Now more than ever we need the influx of new energy and motivation, new excitement, new willingness to help heal the Earth. As society begins to recognize the intertwined natures of food production and human and ecological health, we realize that new biodynamic farmers and gardeners will be critical to the rejuvenation of our world and our selves. Supporting a new generation (whether young or old) requires a multi-pronged approach — one that looks, among other things, at training, access to land, and access to capital.
We have only begun to ponder how to support such growth. Please join our discussion.
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Announcing a North American Biodynamic Apprenticeship Program, Sherry Wildfeuer
In Defense of "Old Fashioned" Training: A Few Words of Wisdom for All Trainees, Apprentices and Master Growers Alike, Hartmut von Jeetze
Farming: Redefining My World, Jamie Haubner
A Window into Transparency: The Desire for Connection Through Finance, John Bloom
The Need for Multi-Stakeholder Ownership, Robert Karp
Resources for New Farmers and Gardeners
The Transformation of the Competitive Market and Capitalism: A Necessity of the Twenty-First Century, Gary Lamb
Community as a Basis for the Renewal of Landscape, Hartmut von Jeetze
Ehrenfried Pfeiffer, the Threefold Community, and the Birth of Biodynamics in America, Bill Day
Prepared Valerian: The Secret of Finished Compost, Joseph A. Stevens
On Stirring and Other Thoughts, Wali Via
NEWS AND HIGHLIGHTS
In the News
Biodynamic agriculture in the United States and around the world, and other related news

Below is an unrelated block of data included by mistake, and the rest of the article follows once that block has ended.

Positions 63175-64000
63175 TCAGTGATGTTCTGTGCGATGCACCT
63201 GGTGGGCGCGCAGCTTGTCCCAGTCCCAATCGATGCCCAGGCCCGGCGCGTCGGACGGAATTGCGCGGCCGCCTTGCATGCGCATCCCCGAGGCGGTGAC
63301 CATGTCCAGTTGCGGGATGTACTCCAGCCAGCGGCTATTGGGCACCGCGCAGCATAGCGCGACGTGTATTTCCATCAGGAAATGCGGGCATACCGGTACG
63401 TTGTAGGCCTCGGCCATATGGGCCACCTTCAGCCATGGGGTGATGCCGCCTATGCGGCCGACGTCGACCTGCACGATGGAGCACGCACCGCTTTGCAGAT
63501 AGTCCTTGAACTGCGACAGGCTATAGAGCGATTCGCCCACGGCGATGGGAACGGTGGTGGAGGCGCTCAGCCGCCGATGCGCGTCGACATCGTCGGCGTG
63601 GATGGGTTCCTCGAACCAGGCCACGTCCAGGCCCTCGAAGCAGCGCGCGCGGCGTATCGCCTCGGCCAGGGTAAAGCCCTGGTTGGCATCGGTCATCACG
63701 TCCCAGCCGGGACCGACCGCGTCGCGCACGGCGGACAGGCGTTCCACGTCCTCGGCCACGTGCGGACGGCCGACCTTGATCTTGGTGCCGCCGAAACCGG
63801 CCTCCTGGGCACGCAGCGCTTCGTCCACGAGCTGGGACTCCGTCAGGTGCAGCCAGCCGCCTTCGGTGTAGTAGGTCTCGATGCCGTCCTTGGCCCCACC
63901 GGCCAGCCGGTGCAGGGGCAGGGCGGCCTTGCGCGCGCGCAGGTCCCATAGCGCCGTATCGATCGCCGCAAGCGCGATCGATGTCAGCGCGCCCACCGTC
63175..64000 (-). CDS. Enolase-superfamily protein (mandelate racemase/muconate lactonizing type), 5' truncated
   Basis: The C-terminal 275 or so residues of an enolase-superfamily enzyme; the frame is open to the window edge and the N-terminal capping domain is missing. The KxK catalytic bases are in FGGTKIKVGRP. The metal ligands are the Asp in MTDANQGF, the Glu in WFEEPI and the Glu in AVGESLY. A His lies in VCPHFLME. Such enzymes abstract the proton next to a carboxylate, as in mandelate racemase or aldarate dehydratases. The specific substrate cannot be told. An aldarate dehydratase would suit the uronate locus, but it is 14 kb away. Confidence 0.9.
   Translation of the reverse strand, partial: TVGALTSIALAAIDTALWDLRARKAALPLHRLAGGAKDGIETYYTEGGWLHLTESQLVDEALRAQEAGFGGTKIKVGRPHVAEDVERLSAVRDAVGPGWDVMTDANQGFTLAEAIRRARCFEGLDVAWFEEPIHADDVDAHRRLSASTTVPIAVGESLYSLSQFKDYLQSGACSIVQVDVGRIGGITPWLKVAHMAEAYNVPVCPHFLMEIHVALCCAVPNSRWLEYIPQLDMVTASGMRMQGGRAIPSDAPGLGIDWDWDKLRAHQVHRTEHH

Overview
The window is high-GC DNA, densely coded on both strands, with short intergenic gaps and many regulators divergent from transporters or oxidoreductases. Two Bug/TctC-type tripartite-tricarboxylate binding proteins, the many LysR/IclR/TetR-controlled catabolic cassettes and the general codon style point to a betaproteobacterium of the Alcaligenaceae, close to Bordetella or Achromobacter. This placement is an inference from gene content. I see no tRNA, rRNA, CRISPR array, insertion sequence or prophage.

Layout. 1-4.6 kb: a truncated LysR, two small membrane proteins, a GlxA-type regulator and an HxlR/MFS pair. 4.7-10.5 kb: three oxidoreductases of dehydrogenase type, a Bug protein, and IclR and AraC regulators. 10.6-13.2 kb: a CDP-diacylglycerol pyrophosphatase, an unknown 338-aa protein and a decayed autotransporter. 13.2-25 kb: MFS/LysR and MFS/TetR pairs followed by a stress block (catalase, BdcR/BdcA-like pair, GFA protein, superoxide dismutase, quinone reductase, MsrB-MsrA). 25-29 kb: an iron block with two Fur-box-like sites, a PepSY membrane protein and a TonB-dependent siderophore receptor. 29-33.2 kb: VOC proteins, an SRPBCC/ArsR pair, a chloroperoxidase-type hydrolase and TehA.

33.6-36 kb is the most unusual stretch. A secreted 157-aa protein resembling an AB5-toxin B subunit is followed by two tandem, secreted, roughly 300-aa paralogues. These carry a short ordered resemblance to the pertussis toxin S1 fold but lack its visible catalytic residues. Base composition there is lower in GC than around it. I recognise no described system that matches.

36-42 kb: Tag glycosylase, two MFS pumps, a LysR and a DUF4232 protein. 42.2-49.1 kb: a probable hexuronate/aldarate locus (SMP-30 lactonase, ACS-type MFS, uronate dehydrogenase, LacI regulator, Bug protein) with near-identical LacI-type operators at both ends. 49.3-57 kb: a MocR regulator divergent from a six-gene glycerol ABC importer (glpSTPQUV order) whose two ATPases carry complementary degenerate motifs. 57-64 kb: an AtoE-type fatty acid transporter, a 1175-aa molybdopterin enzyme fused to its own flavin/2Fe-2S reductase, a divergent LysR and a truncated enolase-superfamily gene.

The Preparations, Karen Davis-Brown
Event Overview, Rebecca Briggs
Slow Food Nation 2008
Agriculture and Spirituality: This Year's Annual Biodynamic Conference as Seen Through the Eyes of a New Farmer, Jamie Haubner
Letter from the National Office, Charles Beedy
Letter from the President, Jean-Paul Courtens
Seasonal Recipe, Anthony Lo Pinto
Dark chocolate beet cake
Seed Saving, Don Tipping
Opportunities in biodynamic seed production
Training in Biodynamic Farming and Gardening must go beyond learning an efficient technology. Its goals include a deeper understanding of the workings of living nature and human development. . . . [Experience, skills, and knowhow] are not just prerequisites for successful farming. They are necessary for the farmer who wants to mold his ideals and the physical necessities of farming into a unity. Farmingâ€™s unique quality is to offer individuals a way to unite ideals and practice. . . .
During his lectures on agriculture Rudolf Steiner found the time early in the morning to address a group of younger men and women. Some of them were future farmers. He spoke about the search of the younger generation, their wanting to reach beyond the sterile materialistic world of modern times. â€œYou are seeking the spirit in nature,â€ he said. This search is central to what biodynamic farmers and gardeners strive to accomplish. Its general application creates a form of agriculture that truly serves the earth and humanity.
Herbert H. Koepf, The Biodynamic Farm, Anthroposophic Press, 1989